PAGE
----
• Looking at how to best fund the schools.
    • And to show these legislators are not afraid to buck the establishment, one had on his agenda looking at law enforcement’s ability to seize money and possessions.
    Consider also at the county, school board and state level, most of these people work part time for little pay (many of the local elected officials make about $50 per meeting and meet only once a month, yet take calls any time).
    Keep in mind there are politicians and then there are public servants. Make sure you can tell them apart.

Comments   

Truly Saddened
0 #1 Truly Saddened 2016-01-19 14:20
A lot of what you hear isn't because of politicians, it's because of political party line thinking. The citizens of this country have lost touch with reality. There is a distinct division between the left and the right, The two party system is broken due to this way of thinking. In order to be considered good for your base you either have to swing extreme left or extreme right, there are no moderates or centrists in office anymore. It used to be that when a President was elected the runner up became vice president. Those days have left us and so has reason and sanity. Anyone who thinks otherwise is ridiculous. You don't play games with politics, you don't pick a side and stick with them no matter how bad they suck. You don't have to like policies, that's why we have elected representatives , yet or representatives no longer represent us, they represent special interest groups. They have big business spewing funds to oppose policies that will help all Americans just to spite the other party. We currently have a group in the house and senate that are bought and paid for career politicians that have sat in those chairs as much as 40 years and lost touch with the people. This is the United States Of America and now two party politics has turned it into the divided states. Not because of people and disagreements with policy, but because our representatives no longer represent us they represent their wallets.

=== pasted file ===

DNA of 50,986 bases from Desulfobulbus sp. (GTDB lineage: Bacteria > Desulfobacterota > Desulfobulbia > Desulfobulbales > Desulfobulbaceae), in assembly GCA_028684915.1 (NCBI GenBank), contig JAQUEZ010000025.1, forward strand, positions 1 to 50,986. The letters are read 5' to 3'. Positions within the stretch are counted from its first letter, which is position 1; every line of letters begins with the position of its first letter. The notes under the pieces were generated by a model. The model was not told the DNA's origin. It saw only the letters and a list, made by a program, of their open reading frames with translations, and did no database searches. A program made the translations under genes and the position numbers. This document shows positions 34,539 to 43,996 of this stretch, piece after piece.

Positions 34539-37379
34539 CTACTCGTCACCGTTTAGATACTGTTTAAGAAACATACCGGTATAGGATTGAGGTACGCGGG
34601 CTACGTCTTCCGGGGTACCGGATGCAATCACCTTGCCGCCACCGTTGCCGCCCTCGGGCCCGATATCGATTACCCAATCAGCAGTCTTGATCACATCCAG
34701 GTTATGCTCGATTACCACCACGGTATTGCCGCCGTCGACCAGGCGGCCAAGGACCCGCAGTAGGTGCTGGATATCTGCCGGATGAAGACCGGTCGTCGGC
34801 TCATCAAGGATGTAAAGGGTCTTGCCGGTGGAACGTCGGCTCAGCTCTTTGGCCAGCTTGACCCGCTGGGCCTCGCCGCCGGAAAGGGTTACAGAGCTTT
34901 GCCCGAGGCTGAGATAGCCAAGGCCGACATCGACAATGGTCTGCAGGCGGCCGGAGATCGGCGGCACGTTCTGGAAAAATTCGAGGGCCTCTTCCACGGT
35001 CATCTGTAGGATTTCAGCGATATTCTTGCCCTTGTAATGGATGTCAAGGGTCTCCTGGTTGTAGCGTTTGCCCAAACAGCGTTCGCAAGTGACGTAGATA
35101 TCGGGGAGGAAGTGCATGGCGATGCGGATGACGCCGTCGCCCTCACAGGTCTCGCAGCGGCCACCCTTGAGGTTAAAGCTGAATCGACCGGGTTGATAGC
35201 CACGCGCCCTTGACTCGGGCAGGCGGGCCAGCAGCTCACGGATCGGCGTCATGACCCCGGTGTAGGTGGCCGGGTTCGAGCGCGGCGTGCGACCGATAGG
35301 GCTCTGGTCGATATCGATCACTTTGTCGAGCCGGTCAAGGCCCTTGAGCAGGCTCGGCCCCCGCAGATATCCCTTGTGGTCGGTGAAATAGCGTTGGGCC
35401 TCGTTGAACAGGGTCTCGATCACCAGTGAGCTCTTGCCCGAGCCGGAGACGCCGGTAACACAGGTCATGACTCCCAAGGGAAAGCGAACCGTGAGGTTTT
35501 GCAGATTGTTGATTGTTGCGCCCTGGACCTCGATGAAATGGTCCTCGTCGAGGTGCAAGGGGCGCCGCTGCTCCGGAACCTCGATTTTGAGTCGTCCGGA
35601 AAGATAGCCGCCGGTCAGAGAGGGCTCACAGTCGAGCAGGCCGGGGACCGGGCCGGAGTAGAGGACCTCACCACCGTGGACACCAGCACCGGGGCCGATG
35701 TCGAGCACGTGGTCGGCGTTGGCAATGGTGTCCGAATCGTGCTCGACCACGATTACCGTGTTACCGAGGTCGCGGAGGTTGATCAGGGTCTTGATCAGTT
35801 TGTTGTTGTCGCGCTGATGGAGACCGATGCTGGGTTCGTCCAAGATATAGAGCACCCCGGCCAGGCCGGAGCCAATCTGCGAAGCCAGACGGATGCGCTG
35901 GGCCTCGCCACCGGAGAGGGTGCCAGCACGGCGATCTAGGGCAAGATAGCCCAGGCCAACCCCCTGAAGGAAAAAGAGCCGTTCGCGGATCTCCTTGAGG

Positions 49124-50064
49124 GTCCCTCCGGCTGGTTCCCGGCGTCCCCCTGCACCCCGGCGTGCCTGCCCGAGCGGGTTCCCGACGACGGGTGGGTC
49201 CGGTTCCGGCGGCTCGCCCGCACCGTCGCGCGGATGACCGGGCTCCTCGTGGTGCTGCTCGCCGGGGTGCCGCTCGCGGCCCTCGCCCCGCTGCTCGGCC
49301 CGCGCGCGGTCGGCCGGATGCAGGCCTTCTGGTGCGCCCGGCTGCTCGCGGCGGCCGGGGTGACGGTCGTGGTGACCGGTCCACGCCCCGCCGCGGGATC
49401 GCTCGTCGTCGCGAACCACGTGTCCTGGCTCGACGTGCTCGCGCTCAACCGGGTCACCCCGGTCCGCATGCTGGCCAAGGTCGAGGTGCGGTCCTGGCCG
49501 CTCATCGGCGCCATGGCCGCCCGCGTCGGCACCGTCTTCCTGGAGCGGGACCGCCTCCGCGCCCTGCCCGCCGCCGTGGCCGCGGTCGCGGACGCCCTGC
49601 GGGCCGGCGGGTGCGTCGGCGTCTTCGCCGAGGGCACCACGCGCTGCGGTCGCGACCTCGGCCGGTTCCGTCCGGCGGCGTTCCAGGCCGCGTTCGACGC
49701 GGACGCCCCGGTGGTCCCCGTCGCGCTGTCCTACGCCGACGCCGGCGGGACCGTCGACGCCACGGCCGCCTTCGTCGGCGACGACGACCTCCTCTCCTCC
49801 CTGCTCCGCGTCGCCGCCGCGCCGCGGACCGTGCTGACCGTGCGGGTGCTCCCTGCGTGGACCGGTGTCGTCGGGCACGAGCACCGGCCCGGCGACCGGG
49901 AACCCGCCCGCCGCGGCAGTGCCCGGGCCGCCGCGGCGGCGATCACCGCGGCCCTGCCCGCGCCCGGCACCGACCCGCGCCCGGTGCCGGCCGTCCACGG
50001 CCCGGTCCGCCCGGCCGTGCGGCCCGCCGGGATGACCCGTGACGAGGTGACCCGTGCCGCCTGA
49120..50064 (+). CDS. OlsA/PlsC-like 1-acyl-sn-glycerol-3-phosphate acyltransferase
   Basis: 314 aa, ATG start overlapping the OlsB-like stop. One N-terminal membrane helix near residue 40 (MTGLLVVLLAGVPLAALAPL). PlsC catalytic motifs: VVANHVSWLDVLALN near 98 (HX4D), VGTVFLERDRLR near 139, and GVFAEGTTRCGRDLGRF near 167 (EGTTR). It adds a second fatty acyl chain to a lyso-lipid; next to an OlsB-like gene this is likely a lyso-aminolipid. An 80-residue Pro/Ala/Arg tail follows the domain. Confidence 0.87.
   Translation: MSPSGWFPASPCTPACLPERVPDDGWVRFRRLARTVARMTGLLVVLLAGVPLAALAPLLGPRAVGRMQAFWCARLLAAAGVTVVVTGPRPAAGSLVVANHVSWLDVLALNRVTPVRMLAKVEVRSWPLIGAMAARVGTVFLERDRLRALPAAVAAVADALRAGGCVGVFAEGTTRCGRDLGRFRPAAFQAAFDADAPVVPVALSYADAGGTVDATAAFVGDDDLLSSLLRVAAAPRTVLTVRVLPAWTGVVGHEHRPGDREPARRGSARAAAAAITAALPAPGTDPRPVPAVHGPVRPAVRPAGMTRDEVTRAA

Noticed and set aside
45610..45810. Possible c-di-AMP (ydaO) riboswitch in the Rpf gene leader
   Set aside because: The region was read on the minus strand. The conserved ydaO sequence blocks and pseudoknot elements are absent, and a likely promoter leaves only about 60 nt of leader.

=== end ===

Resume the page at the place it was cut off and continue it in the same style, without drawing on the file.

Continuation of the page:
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Truly Saddened
0 #2 Truly Saddened 2016-01-20 15:29
I love how a non partisan real statement gets a dislike from someone.

If you are so blind that you had to dislike my telling it like it is. You probably haven't researched how many politicians on both sides of the isle would rather provide help to special interest groups than help real citizens. I'm not playing party line thinking here folks. This is the reality we face. Our politicians do not represent us. If they did they would not be worried about party line thinking, they would not be worried about their NRA rating, they would not be worried all the silly little letters in () at the end of a name. They would be worried about the people. None of which is evident by either party in this current day and age.

Dislike all you want. It just shows the rest of us you aren't paying attention.
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scott higgins
+4 #3 scott higgins 2016-01-20 20:39
Thomas Jefferson once wrote, when a goverment gets to big and out of control it needs to be overthrown. Words from a very wise man. However that could never happen today? So all we as citizens have is the power to vote. We need to get out of the U. N. and stop spending our money overseas and take care of the people of America. Untill we elect people that understand that, and look at the American Peoples best interest, then to hell with all of them.